The Davidoff Nicaragua may just be one of the most highly anticipated cigars of 2013. When it was announced that Davidoff would be venturing into the world of Nicaraguan tobacco, many people, myself included, were very intrigued. Nicaragua has become one of the “hottest” countries for cigar production in the past few years, and Nicaraguan puros have started to become very popular. So, for obvious reasons, I was excited to see how a Nicaraguan puro from Davidoff would turn out.
The new Davidoff Nicaragua comes in three sizes, a 3 3/4 x 46 Short Corona, a 5 x 50 Robusto (which comes in a tubo), and a 5 1/2 x 50 Toro. For this review I was given a 5 x 50 Robusto, so without further preamble lets see how it smokes.
Size: 5 x 50
Wrapper: 10 Year aged Nicaragua Havana – Seed Rosado
Binder: Nicaraguan (Jalapa)
Filler: Nicaraguan (Mix of Esteli, Condega, and Ometepe)
Cigars Smoked For Review: 2 (One Corona, and one Robusto which was actually used for the review notes)
Construction and Appearance: The Davidoff Nicaragua Robusto features two bands, the top one is styled like the typical Davidoff band and is black with a silver trim and silver writing. In the center of the top band it says Davidoff, on the left side Robusto, and on the right side Geneve. The second band is a deep, almost rust colored, orange. In the center it says Nicaragua and on both sides there are 3 triangles which are made up of 3 triangles.
The wrapper of the Davidoff Nicaragua Robusto is a medium reddish brown, with very tiny veins, and is smooth to the touch. The sample smoked for review had a very tight cap, and no soft spots that I could detect.
Flavor and Notes: The wrapper of the Davidoff Nicaragua Robusto has notes of hay, cedar, and a light earth. The foot has the scent of earth, spice, cedar, pepper, and hay. On the cold draw, the Davidoff Nicaragua Robusto has flavors of pepper, spice, cedar, earth, and nuts.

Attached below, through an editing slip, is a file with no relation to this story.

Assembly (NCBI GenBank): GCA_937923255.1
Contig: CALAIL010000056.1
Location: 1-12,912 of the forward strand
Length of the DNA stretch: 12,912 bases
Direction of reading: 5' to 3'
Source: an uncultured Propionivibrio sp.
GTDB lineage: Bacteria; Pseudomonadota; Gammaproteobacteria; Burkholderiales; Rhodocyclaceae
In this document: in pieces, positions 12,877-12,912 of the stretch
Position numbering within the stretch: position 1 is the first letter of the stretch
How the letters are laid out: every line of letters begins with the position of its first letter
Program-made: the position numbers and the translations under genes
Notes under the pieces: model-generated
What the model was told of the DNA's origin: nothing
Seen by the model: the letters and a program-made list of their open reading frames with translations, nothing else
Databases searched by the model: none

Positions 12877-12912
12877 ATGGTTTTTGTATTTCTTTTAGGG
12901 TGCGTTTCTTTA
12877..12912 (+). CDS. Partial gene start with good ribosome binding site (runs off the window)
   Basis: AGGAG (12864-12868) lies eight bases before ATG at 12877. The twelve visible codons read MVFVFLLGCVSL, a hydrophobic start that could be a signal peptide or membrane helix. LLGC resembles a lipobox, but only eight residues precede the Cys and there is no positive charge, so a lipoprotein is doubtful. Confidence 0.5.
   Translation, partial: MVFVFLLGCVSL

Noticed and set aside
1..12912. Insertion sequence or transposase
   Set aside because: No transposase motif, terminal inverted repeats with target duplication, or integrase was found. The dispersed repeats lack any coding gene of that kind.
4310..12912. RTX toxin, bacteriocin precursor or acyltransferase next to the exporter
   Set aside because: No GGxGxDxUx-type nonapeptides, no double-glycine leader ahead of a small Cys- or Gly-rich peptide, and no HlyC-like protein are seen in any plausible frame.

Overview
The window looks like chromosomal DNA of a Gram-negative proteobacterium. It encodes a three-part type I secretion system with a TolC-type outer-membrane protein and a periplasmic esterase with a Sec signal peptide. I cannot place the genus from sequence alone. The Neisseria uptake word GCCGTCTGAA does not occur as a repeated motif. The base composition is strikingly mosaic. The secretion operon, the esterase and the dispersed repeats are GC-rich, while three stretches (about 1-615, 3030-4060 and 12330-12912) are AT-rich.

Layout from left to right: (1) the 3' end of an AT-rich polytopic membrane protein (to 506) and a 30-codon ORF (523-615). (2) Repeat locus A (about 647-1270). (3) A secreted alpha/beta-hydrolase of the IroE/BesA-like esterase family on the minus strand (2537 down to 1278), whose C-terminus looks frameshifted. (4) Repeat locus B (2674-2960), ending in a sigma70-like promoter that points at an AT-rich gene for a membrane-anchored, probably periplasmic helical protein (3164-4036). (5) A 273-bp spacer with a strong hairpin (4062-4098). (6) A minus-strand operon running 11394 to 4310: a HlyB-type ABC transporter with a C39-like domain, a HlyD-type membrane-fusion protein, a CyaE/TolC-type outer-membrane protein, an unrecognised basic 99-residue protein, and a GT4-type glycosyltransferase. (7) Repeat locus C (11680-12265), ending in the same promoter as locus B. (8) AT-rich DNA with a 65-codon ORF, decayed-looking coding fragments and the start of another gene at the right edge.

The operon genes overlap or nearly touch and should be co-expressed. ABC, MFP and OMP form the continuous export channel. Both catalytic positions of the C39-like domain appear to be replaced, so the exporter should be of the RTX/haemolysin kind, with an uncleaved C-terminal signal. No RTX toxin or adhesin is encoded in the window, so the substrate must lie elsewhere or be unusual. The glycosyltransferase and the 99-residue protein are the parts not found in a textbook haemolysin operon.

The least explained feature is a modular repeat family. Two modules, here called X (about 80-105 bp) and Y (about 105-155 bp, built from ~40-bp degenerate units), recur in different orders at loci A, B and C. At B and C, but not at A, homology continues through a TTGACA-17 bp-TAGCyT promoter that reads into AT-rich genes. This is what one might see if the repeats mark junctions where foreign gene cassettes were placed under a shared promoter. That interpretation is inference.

Smoking Characteristics: The Davidoff Nicaragua Robusto kicks off with a blast of white pepper and spice. After few draws, the pepper starts to fade a bit, and is joined by notes of nuts, earth, cedar, and a little leather. All the flavors finish long on the palate between draws, along with a very light sweetness. The draw is a bit tighter than I prefer, but the smoke production is ample. In terms of strength in this first third, the Davidoff Nicaragua Robusto is coming in at a solid medium.
Into the second third of the Davidoff Nicaragua Robusto, the flavors start to become a bit more refined, defined, and complex. The white pepper fades from the profile entirely, but the spice remains. The blend takes on a much sweeter dimension and some notes of espresso join the blend as well. The flavors of nuts, earth, cedar, and leather have all remained from the first third. The strength remains in the medium range, and the draw has opened up to the resistance I prefer. The ash holds firmly well past the inch point, but the burn has needed one correction.
During the final third of the Davidoff Nicaragua Robusto, the flavors continue to remain very well defined, and the blend takes on additional sweetness. There is now a nice little vanilla undertone with the sweetness which pairs well with the other flavors. The notes of nuts, earth, cedar, leather, and espresso have all remained, and the espresso and cedar are now much more dominant in the profile. The construction during this third is excellent, the ash holds firmly, and burn has required no additional corrections. I smoke the Davidoff Nicaragua Robusto to the nub, and it remains quite firm and only becomes slightly warm to the touch at the end.
Conclusion: The Davidoff Nicaragua Robusto performed very well, but wasn’t really what I had expected. When I heard a Nicaraguan Davidoff was coming out I had expected something with a lot more strength, and a much different flavor profile. However, I did love the Davidoff Nicaragua, the flavor was quite complex, and very well defined. Overall I would say this was interesting blend, and one especially worth trying for Davidoff fans. As for myself smoking this regularly is a bit cost prohibitive, as $13.90 for a robusto is getting up there, but I know I’ll pick up some more eventually.
Rating: 92 (Price was not factored into the score)